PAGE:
However, it is important to remember that these players do not exclusively use the eastern forehand grip and often change their grip depending on the surface, conditions, opponent, or game plan.

Each player’s Eastern forehand grip also differed. Federer tended to grip it closer to bevel #4, whereas Sampras was deemed to have a more authentic eastern forehand grip, firmly gripping the racquet on bevel #3.

Eastern Forehand Grip Background

The eastern forehand grip has been around for almost a century, with many believing the popular 1920s player Bill Tilden was the first to use it at a competitive level.

However, it was not a particularly popular option for the next fifty years until Bjorn Borg arrived on the scene. Borg was able to generate plenty of power using this grip but also lots of topspin, which many players struggle to do with this grip.

Borg was also one of the first players to start changing his grip depending on which shot he was playing, which made the eastern forehand grip more viable, as it eradicated the issue many players had, which was that it wasn’t the best grip to use while at the net.

Should I Use Eastern Forehand Grip?

Whether or not the eastern forehand grip is right for you will depend on several factors. If you are new to tennis and want a grip that is easy to pick up and master, then this grip is an excellent option for you.

Alternatively, if you prefer to play an offensive style of tennis, where you play lots of big forehand winners or get up to the net at any opportunity, the eastern forehand grip offers a lot of power, simplicity, and versatility.

Why Eastern Forehand Grip is Less Popular than Before?

The eastern forehand grip has become less used throughout the years, mainly because of its topspin-killing abilities.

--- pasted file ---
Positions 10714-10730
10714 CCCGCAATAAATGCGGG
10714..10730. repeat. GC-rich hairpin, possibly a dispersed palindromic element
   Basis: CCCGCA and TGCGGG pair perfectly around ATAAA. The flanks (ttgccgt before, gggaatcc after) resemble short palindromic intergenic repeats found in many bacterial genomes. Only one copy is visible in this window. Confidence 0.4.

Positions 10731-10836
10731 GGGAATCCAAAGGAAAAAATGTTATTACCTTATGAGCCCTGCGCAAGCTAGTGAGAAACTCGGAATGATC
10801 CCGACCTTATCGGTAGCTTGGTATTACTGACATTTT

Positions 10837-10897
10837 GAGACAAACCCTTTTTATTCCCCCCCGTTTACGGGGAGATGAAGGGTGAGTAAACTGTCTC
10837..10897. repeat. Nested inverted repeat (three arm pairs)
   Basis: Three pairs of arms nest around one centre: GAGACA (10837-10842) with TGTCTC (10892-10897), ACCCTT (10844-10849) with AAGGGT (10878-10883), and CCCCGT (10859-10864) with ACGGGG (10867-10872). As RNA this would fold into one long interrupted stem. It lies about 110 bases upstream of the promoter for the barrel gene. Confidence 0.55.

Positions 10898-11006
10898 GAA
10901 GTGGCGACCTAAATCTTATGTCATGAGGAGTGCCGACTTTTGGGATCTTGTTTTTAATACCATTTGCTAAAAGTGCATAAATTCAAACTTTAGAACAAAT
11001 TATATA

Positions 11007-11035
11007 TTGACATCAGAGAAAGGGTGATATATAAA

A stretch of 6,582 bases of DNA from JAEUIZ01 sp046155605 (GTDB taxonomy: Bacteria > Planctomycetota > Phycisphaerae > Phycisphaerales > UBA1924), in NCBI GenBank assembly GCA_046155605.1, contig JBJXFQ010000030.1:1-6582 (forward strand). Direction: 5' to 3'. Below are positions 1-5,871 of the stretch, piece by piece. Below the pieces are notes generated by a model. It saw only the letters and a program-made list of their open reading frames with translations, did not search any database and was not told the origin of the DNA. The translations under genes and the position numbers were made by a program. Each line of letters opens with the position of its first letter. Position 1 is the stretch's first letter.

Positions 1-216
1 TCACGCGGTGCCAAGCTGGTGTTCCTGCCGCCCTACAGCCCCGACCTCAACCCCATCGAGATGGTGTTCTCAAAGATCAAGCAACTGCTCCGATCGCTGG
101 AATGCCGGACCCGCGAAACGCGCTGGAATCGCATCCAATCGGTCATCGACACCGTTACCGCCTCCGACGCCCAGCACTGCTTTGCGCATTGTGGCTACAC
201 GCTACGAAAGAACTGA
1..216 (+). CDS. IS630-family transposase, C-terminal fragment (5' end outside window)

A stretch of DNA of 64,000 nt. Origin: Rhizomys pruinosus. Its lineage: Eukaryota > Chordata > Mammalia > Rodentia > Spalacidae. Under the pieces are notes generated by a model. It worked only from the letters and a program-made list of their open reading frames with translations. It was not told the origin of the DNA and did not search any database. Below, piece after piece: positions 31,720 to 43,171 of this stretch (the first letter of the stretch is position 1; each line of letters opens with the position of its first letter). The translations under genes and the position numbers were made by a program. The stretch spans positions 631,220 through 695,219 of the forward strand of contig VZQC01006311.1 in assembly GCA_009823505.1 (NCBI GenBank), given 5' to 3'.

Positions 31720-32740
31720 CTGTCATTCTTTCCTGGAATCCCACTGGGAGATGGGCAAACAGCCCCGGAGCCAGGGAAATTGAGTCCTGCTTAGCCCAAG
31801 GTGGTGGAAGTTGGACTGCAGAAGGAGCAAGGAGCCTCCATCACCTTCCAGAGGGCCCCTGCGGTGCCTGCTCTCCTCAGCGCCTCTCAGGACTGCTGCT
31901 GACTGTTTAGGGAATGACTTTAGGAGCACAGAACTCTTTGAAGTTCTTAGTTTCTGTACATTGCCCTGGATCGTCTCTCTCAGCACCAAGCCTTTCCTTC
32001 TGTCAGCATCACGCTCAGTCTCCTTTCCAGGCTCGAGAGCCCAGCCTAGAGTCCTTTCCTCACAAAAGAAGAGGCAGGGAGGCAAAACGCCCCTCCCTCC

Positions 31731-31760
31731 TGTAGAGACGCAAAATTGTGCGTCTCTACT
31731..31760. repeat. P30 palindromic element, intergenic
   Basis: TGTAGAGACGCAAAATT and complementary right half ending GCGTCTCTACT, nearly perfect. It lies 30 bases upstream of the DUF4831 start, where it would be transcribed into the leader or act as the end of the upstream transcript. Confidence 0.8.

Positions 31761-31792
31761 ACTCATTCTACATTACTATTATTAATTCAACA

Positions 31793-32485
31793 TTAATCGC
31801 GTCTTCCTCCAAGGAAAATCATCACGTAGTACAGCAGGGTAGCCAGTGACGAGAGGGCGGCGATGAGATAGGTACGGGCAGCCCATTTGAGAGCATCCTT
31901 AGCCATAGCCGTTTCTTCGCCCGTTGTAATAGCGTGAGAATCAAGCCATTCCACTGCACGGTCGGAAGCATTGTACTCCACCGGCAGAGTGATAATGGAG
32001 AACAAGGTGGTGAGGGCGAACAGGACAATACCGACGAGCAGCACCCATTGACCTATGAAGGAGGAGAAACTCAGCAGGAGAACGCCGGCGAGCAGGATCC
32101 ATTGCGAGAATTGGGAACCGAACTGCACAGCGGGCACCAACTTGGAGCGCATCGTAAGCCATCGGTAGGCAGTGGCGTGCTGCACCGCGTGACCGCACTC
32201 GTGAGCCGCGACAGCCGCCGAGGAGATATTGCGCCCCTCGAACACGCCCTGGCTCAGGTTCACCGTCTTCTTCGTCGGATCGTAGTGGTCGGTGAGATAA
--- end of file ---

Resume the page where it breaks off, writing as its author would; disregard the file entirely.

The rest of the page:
Remember, this grip results in less margin of error for players, meaning when you hit the ball: you need to do it with precision. Topspin can help buffer a less experienced stroke, often resulting in a scored point.

The eastern grip tends to be better suited for seasoned tennis players, who have more control over their abilities. More tennis players have opted for a heavy topspin option, the semi-western grip.

This grip allows for a greater margin of error (and might be best for beginners).

Regardless, you want to learn as many grip methods as possible, as these will all come in handy on the court.


Does Federer use an eastern forehand grip?

Yes, Roger Federer is one of the most prominent professionals who used the eastern forehand grip during his playing days.

What are the other forehand grips players use?

  • The Continental Grip
  • The Semi-Western Forehand Grip
  • The Western Forehand Grip
  • The Hawaiian Forehand Grip
  • The Two-Handed Forehand Grip

Is the eastern forehand grip easy to learn?

Fortunately, the eastern forehand grip is very easy to learn, and it is easy to quickly transition your grip for slice shots or volleys.

Final Thoughts

Whether you’re a new tennis player or have loved this sport for years, mastering the eastern forehand grip takes practice. Generally, this grip requires more precision to give you a powerful, consistent stroke.

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Editor of All Points Tennis and a huge Roger Federer fan, I've spent countless hours studying his moves, especially his forehand and one-handed backhand. I also love writing about all the technical stuff like rackets and strings. I'm super pumped to share my insights with fellow tennis lovers here.